Dear readers and fellow bloggers:
Good afternoon. Today is the 125th anniversary of the first screening of a film in Human History, which took place in the Salon Indien, a small billiard room of the Grand Café in Paris (at the present time it is occupied by the Hotel Scribe) Louis and Auguste Lumière, inventors of the seventh artform, initially tried to rent space in the Musée Grévin or the Folies Bergères but they were roundly rebuffed by the management of both prestigious places. Finally they convinced Mr. Vopini, owner of the 100 places-salon, to rent it for the sum of 35 francs per day; even though they offered him a cut of the profits, he politely declined to participate in the business (an incredibly silly decision)
That day the brothers Lumière held a small conference for notables and journalists earlier in the afternoon to advertise their nightly show; however, they could not convince a single one of them to attend it Saturday night. They could attract exactly 35 badauds (passers-by, which has a connotation of leisurely walking by in French) that paid one Franc each for a total 35 Francs at the box office. The anxious spectators were really expecting a show of marionettes or the Chinese style play with candles. When lights went out and an attendant started to tinker with a box illuminated from the inside, they knew it was different. Then images started to flicker on a white wall upfront.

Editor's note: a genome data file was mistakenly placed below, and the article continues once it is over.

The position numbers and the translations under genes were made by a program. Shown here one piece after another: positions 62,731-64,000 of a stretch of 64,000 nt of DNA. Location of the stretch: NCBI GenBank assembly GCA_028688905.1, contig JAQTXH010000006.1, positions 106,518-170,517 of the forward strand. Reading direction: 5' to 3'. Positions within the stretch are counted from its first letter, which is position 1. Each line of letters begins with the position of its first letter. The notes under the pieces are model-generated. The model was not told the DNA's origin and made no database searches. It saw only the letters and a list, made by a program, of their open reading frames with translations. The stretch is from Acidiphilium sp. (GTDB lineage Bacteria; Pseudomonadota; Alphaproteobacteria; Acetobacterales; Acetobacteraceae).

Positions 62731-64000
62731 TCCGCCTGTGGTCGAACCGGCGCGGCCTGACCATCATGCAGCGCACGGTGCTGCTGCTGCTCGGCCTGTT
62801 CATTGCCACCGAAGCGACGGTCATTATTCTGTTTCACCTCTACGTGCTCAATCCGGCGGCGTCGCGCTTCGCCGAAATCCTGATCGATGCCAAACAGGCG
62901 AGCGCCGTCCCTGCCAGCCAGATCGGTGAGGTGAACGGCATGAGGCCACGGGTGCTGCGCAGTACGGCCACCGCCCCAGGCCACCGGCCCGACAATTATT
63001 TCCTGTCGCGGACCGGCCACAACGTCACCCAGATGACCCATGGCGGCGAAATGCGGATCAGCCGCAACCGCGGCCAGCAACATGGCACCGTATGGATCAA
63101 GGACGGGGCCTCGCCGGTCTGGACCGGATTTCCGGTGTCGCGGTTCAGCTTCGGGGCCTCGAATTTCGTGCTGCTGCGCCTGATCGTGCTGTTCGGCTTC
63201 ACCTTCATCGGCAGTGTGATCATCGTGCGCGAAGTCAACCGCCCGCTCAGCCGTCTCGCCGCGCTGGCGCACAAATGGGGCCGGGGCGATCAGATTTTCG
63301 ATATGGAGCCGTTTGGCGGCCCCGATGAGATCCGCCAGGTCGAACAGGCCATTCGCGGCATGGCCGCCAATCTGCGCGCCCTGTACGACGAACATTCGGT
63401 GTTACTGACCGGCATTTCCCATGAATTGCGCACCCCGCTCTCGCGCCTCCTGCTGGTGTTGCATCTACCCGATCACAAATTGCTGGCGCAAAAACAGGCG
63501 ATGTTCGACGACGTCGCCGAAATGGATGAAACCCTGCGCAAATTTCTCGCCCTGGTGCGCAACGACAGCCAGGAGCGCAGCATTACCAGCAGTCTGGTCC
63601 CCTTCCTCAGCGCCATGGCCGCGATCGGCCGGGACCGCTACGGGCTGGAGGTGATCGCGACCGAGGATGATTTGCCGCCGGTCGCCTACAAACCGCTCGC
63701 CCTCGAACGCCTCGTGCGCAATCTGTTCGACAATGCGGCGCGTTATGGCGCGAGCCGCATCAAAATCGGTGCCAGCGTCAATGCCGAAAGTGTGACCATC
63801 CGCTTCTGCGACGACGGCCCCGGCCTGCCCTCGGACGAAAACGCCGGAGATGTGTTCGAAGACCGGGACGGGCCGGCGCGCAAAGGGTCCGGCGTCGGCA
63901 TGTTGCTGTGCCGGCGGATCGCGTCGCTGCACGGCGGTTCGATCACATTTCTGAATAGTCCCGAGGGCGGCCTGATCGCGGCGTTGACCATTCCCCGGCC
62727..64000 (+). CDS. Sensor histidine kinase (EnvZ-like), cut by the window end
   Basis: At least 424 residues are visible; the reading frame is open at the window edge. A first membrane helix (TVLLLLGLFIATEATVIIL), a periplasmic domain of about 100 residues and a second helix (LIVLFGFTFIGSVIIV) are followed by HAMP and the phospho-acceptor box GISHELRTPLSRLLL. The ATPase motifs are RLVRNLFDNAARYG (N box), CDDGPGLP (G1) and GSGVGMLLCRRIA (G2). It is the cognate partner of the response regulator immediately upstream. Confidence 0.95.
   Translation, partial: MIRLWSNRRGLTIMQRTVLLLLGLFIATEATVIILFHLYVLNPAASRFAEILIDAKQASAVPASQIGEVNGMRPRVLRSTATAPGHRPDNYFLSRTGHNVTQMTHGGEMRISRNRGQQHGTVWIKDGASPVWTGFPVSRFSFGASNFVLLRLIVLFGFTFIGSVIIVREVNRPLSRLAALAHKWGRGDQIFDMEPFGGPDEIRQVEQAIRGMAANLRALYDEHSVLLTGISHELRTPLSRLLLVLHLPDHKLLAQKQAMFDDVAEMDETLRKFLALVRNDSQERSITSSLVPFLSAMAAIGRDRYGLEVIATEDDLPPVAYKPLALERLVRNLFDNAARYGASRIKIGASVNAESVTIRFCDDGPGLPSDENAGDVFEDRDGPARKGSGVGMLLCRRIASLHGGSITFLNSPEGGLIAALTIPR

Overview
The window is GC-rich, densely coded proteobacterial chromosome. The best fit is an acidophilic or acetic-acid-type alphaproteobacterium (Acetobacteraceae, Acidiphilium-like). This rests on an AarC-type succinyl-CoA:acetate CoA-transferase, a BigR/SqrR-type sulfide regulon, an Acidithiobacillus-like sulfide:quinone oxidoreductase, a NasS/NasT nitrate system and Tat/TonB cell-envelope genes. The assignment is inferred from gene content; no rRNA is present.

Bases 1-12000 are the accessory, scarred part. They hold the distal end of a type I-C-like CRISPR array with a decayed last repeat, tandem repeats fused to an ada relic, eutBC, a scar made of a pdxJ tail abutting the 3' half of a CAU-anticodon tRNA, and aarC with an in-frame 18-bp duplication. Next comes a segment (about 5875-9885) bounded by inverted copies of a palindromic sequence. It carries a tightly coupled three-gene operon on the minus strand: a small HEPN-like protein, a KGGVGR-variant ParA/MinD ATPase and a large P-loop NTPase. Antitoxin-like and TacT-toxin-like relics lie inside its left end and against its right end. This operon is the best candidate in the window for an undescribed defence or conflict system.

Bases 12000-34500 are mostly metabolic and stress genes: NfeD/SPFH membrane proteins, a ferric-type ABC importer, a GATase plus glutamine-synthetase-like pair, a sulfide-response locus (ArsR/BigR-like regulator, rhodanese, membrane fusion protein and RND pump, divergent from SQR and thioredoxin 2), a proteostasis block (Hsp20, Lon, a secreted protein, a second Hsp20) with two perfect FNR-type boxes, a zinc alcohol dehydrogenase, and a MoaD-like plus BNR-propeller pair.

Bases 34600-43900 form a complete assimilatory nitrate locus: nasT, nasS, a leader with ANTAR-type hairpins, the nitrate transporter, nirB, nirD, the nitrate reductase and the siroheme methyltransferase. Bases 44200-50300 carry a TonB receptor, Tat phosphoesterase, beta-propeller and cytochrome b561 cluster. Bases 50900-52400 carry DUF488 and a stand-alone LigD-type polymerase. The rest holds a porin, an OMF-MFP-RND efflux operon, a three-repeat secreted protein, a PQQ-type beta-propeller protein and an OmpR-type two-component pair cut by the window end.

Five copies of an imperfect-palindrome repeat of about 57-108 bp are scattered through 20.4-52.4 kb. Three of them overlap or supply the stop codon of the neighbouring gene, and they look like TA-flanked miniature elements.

Mesmerized, those lucky few watched the crude projection of a few sketches of poor technical quality, one after the other. According to an excellent commemorative article in Herodote.net, they saw La sortie des ouvrières de l’Usine Lumière (the exit of the working women form the Lumière factory), Leçon de Voltige à Cheval ( a lesson of horse acrobatics), Pêche aux Poissons rouges, etc. Word of mouth produced a quick reaction of the Parisian public that started to throng the Grand Café to view the marvelous invention. The director of the Musée Grévin rushed to offer 20,000 Francs for the new invention (an exorbitant amount of money) but the Lumière brothers turned it down; the same happened when the owner of the Folies Bergères doubled that offer. It was not that they were waiting for a bigger cash-out with their invention. On the contrary, they honestly believed that it had no commercial potential and wanted to spare their rich friends from a bad investment. Auguste Lumière told the illusionist Georges Méliès:
“You should thank me, I am sparing you from financial ruin, because that contraption, simple scientific curiosity, does not have any commercial future.”
These two successful businessmen enjoyed the public success of their invention and started to open many cinemas all over Paris; their ultimate worldwide consecration came during the Expositiom Universelle de Paris in 1900. On a humongous screen of 336 square meters, they made 80,000 spectators dream awake simultaneously. Que c’est beau!
We have all, sometime in our lives, dreamt awake in the flickering darkness of a movie theater, with good company.
Let us hope that after this terrible pandemic finally passes away, we can recover that unique magical experience.
What do you think? Please tell us.
Don’ leave me alone.